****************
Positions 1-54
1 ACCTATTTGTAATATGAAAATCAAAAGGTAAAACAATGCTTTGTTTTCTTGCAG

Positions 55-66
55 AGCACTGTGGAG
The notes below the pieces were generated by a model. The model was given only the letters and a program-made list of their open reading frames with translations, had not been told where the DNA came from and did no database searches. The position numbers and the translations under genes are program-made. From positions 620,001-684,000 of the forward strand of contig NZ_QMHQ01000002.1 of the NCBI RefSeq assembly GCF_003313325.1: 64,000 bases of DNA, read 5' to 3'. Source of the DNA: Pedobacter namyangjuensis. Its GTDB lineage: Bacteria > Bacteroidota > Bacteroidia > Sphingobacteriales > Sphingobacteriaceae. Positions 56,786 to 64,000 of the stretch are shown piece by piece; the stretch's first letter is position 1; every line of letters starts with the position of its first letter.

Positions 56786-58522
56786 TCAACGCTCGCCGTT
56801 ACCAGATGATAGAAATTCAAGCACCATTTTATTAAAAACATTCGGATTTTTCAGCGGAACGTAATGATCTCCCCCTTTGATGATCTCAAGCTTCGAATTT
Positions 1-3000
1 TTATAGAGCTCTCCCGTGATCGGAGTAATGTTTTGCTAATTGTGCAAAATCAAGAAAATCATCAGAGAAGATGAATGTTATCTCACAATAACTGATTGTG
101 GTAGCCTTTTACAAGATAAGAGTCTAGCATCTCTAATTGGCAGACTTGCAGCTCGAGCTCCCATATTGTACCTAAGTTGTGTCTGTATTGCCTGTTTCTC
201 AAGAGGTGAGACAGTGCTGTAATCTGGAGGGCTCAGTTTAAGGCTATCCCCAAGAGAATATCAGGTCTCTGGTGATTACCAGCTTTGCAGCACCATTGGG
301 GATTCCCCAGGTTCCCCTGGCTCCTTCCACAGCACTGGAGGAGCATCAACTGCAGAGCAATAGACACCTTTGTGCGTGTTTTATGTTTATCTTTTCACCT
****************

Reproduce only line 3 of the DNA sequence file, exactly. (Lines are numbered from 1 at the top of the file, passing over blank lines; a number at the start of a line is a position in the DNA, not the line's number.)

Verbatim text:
Positions 55-66